Why the Game needs Referees to make mistakes: A defence of human error

Over the past few weeks (more so than usual at least) there has been a constant debate over the subjective nature of refereeing decisions. We’ve seen Dixon and Hansen pleading every weekend with the FA for “clarity” and “consistency,” but they’re missing the point. Unless we scrap the authority of the ref altogether an implement a cold and ruthless video refereeing system, the game will never be free of errors in judgement, of differences in perception. This is not a bad thing.


It all adds to the drama. Its all a matter of individual perception and judgement. The same judgement Kompany would have made the split-second before he decided to use two-feet (off the floor) in his tackle on Nani in the recent FA cup derby. Kompany made the decision to use extreme force in the tackle, and the ref made his decision to give him a straight red card. Yes, he got the ball, but that’s not the point. He made the judgement to use excessive force, he weighed up the pros and cons. Inside Kompany’s huge skull, it probably went something like this:

Pros: Win the ball in style. Look like a hard bastard. Send a message to United. Hurt Nani. (4)

Cons: Potentially break Nani’s legs and end his career. Might get sent off because you’re not allowed to do this. (2)

If we disregard human judgement in football, a game in which judgement and decision-making are vital, then we are taking the vitality out of the game. There would be no excitement. Nobody would make a full-blooded tackle. Personally, as a defender, I thought Kompany’s red was harsh. Great tackle. Nevertheless his sending off is a talking point; a moment of controversy that will be remembered. It would never have happened if we’d have had video refereeing, and in a parallel universe or with a different referee, he wouldn’t have even been booked. Think of all the great incidents that would never have happened if we’d have had video referees: the hand of God would never have been allowed, France would never have qualified for the 2010 World Cup, Frank Lampard’s goal would have been allowed and we might have had a (slim) chance at beating Germany. Okay, fair enough, those aren’t great reasons to advocate the non-use of video referees, but you catch my drift. These are iconic moments in the history of sport. Video referees will ensure the game becomes placid, stale, and boring.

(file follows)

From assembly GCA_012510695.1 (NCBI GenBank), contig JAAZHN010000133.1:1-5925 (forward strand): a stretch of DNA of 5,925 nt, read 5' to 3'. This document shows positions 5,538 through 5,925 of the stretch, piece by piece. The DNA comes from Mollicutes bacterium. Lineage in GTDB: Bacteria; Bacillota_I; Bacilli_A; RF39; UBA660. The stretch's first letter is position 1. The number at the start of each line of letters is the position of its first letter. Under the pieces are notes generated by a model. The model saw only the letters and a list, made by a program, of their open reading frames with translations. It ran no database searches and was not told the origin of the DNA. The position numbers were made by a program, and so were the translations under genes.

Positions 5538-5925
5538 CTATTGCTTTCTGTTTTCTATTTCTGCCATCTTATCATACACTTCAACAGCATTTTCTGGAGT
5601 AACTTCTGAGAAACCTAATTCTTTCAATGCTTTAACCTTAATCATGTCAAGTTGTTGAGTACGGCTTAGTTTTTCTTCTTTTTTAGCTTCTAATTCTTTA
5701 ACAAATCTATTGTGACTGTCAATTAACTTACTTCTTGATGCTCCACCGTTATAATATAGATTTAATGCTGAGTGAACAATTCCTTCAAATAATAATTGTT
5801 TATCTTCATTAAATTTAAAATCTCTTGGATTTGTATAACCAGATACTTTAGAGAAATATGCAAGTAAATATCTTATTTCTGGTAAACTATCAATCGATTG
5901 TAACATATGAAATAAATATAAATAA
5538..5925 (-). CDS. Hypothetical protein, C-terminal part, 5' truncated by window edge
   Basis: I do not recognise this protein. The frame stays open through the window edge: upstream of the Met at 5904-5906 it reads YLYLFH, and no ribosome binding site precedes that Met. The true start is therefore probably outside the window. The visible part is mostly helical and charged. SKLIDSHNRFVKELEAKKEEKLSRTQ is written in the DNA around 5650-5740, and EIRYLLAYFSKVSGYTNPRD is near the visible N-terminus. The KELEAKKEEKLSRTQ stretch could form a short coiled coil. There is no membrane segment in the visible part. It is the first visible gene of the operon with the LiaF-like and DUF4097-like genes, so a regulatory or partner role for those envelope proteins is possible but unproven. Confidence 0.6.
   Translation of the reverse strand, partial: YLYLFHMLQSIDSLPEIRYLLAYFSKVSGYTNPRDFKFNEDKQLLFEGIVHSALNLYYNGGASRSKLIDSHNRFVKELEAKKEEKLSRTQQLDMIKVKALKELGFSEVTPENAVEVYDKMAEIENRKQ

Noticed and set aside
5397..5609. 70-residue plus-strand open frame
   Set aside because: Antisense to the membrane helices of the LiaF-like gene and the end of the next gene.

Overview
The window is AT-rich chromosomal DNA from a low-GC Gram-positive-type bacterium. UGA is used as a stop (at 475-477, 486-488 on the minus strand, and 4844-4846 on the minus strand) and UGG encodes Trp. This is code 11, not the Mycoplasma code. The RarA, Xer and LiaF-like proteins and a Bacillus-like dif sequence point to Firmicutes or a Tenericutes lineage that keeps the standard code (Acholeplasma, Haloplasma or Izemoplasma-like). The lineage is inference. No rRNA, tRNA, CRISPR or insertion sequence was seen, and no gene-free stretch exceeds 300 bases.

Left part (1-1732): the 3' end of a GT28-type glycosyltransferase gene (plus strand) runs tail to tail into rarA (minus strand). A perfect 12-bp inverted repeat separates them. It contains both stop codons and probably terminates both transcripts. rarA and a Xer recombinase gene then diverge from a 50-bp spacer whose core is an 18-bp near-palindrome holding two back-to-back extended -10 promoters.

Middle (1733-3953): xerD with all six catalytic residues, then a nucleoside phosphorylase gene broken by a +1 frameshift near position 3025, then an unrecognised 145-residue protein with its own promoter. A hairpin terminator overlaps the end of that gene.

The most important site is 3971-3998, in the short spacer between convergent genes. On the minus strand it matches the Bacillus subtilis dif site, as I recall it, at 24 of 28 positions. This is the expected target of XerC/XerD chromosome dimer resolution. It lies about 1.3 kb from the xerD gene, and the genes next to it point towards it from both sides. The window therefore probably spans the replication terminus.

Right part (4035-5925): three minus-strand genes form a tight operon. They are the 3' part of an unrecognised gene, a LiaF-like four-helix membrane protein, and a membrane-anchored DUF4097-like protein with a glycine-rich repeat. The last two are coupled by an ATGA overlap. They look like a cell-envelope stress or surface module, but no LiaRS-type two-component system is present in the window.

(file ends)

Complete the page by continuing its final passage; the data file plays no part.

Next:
Think about the nature of refereeing in relation to popular support. The ref is always going to fall foul of half the fans involved in the game, be it in the stadium or at home, when his decision offends their team. There is always going to be uncertainty, inconsistency, bias, and skewed perceptions of incidents that happen during games. Long may it continue.

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